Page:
Home > Posts tagged Billeh Nickerson

PRISM 52:2 LOVE & SEX 2014

522storePRISM 52:2 LOVE & SEX launches just in time for Valentine’s Day and beyond with sensuous, salacious tales of love and lust to warm those cold winter nights. Pick up an issue now and keep us on your nightstand for a little literary pillow talk. Here’s a taste of each piece to get your mouth watering:

Bev Craddock’s short story “The Bodies in the Lake” explores the meaning and limitations of friendship through a series of sharp, poignant vignettes.

Patrick Grace’s “Layover” navigates that delicate mix of eros and pathos intrinsic in chance encounters and discovers in the process that love and loss are perhaps inextricably linked.

Jessica Saunders’ quiet, contemplative epistle, “Kananaskis (Can I Ask This?),” explores the bittersweet aftereffects of physical passion and the void that remains when “nothing of me is left in you / not even a knuckle / not even a request that I might still withdraw.”

In Karen J Lee’s memoir “Happy Hour,” the author processes the sudden dissolution of her decades-long marriage at a remote cabin on one of BC’s gulf islands.

In “My Montreal Vagina,” “Petrified,” and “Red Mailboxes,” Billeh Nickerson highlights the humour and melancholy intrinsic in human relationships, walking us through doctors’ offices, lonely hotel rooms, and empty streets. Continue reading PRISM 52:2 LOVE & SEX 2014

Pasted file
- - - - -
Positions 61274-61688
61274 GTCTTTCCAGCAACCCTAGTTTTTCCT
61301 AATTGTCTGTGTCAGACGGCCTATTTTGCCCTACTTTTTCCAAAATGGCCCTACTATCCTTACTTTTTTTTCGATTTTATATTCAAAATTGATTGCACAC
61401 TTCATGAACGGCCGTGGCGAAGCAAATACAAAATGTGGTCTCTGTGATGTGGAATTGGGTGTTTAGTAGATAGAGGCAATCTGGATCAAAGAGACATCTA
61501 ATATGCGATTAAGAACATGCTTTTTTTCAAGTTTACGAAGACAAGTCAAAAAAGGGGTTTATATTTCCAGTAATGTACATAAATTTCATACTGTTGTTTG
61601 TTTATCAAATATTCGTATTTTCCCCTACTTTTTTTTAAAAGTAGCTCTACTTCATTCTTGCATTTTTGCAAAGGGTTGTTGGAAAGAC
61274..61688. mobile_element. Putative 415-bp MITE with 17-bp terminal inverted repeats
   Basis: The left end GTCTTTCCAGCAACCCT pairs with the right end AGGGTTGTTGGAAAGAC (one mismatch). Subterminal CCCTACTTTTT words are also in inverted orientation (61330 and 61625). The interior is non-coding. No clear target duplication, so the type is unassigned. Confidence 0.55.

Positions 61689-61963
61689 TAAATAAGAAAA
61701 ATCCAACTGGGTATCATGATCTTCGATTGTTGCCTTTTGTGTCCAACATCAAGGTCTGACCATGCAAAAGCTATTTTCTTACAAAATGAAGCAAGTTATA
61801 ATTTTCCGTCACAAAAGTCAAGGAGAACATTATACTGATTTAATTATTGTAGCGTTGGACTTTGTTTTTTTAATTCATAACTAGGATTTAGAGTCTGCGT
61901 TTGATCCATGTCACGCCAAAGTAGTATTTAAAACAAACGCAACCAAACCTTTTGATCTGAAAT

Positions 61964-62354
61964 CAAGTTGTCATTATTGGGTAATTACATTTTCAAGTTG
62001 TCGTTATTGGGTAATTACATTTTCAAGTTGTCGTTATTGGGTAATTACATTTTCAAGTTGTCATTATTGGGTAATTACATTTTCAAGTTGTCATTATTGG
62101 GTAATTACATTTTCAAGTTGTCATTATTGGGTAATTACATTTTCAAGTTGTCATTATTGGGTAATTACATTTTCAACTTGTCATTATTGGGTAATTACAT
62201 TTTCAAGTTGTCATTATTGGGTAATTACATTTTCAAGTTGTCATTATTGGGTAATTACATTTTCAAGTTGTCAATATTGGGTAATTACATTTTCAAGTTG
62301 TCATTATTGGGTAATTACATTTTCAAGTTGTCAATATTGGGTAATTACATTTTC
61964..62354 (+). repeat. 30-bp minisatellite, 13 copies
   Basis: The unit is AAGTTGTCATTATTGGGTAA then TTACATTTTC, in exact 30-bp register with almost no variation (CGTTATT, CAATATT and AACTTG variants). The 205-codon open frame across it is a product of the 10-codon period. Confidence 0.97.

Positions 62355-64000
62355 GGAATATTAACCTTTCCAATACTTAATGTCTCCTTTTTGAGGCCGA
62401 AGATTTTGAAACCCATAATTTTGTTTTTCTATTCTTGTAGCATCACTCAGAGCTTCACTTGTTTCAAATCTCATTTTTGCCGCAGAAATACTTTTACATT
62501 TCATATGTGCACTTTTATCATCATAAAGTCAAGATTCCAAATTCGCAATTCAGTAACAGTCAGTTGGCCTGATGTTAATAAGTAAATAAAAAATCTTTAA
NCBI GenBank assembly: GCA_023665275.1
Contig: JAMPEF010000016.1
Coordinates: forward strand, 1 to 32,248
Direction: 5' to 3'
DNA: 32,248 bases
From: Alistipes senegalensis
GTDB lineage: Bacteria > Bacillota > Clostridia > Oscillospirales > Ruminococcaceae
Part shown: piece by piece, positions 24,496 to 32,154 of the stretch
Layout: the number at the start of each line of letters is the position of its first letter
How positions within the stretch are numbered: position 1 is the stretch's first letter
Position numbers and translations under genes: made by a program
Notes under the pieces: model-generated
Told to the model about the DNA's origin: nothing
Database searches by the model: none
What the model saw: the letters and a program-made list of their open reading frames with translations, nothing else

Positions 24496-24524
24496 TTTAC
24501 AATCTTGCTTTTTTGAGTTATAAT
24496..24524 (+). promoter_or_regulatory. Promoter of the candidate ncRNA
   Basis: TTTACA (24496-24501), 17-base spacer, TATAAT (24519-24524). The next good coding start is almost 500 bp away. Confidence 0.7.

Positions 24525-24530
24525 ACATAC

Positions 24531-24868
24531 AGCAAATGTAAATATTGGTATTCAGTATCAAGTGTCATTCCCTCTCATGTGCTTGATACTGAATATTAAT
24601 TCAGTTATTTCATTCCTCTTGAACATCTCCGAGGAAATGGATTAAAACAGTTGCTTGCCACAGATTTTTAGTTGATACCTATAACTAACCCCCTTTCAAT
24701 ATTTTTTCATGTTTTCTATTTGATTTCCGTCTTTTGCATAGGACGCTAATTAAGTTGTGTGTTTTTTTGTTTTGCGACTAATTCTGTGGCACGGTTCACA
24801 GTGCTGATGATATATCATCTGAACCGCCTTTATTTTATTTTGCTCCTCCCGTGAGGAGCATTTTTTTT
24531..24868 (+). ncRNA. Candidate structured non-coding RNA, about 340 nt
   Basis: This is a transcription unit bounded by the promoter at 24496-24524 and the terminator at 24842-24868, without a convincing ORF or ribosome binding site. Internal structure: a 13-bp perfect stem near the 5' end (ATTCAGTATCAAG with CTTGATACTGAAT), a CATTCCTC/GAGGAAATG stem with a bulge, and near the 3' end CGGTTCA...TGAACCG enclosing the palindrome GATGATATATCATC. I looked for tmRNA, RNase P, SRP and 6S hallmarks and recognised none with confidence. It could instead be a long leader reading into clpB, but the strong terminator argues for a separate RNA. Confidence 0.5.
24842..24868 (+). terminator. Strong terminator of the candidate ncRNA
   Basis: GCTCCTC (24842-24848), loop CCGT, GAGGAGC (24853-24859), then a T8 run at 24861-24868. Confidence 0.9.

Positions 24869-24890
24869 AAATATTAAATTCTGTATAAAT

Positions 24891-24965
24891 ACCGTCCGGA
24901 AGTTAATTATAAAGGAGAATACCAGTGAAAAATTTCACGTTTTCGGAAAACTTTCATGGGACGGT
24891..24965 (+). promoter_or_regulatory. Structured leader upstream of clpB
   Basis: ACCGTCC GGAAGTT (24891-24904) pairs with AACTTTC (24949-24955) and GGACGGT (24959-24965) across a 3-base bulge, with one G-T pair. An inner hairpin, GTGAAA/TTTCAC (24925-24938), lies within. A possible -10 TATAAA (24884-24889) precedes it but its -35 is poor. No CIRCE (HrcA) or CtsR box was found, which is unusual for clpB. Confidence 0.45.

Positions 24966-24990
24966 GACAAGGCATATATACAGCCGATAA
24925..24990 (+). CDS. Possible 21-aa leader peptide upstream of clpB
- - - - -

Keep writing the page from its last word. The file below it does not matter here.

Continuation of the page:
Review: Billeh Nickerson’s “Impact: The Titanic Poems”

Impact CoverImpact: The Titanic Poems, by Billeh Nickerson
Arsenal Pulp Press (2012)

Reviewed by Zachary Matteson

I came to Billeh Nickerson’s book Impact: the Titanic Poems for the promise of thematic cohesion, but I stayed for the quick pacing and articulate simplicity. These are not arduous, dense lyrics, but crystalline, plainspoken poems intent on excavating bits of human truth. Published on the hundred-year anniversary of the Titanic’s fateful collision, Impact artfully reconstructs the broad cross-section of class, culture, and circumstance that characterized the Modernist Age, from economic hardships to technological wonders.

Nickerson thrives on jagged edges: the laundry lists, the inventories, unafraid to lay his lines long or short to suit a certain sentiment—a word I use here, in the best sense, as refined feelings. Indeed, Nickerson feels his way, line by line, character after character, groping toward the common nature of shared trauma. And he comes to some stark, at times comical, conclusions. Take, for instance, the poem “Ten Minutes Fast,” which muses on the timepiece of an unnamed passenger, who’d “always prided himself on being timely, / set his pocket watch ten minutes fast, / a trait the men in his family shared.” Nickerson aptly weaves humor and irony with a deep empathy for human quirkiness, noting that when the man’s body was found, even “the embalmer pondered how / he’d cheated the ocean of those precious minutes… / then, in an indignity specific to his family, / the embalmer declared he’d arrived late.” In many ways, this poem is a model for Nickerson’s scope of character throughout the collection, which seeks to navigate and interlace the ship’s impact on the departed, the survivors, the history hunters, and finally, the readers.

Continue reading Review: Billeh Nickerson’s “Impact: The Titanic Poems”